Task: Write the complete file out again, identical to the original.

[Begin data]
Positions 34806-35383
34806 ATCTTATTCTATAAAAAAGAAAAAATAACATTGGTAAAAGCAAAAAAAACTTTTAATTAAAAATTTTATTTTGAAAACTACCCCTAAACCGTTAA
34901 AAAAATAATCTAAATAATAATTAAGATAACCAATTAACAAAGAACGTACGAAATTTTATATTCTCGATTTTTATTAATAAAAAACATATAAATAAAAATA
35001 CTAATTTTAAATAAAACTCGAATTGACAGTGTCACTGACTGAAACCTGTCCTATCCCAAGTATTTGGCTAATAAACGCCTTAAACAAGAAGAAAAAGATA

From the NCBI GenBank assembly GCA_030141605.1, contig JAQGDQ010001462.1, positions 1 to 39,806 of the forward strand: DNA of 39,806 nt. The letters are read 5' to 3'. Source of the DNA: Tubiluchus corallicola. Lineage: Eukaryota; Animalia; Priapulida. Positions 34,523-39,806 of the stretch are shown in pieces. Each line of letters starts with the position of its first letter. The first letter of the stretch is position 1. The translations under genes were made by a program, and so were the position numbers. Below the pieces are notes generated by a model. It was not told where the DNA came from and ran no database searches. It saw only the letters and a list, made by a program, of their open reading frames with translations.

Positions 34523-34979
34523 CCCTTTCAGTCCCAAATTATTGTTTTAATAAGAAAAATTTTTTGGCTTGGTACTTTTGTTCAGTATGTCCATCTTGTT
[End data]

Positions 34806-35383
34806 ATCTTATTCTATAAAAAAGAAAAAATAACATTGGTAAAAGCAAAAAAAACTTTTAATTAAAAATTTTATTTTGAAAACTACCCCTAAACCGTTAA
34901 AAAAATAATCTAAATAATAATTAAGATAACCAATTAACAAAGAACGTACGAAATTTTATATTCTCGATTTTTATTAATAAAAAACATATAAATAAAAATA
35001 CTAATTTTAAATAAAACTCGAATTGACAGTGTCACTGACTGAAACCTGTCCTATCCCAAGTATTTGGCTAATAAACGCCTTAAACAAGAAGAAAAAGATA

From the NCBI GenBank assembly GCA_030141605.1, contig JAQGDQ010001462.1, positions 1 to 39,806 of the forward strand: DNA of 39,806 nt. The letters are read 5' to 3'. Source of the DNA: Tubiluchus corallicola. Lineage: Eukaryota; Animalia; Priapulida. Positions 34,523-39,806 of the stretch are shown in pieces. Each line of letters starts with the position of its first letter. The first letter of the stretch is position 1. The translations under genes were made by a program, and so were the position numbers. Below the pieces are notes generated by a model. It was not told where the DNA came from and ran no database searches. It saw only the letters and a list, made by a program, of their open reading frames with translations.

Positions 34523-34979
34523 CCCTTTCAGTCCCAAATTATTGTTTTAATAAGAAAAATTTTTTGGCTTGGTACTTTTGTTCAGTATGTCCATCTTGTT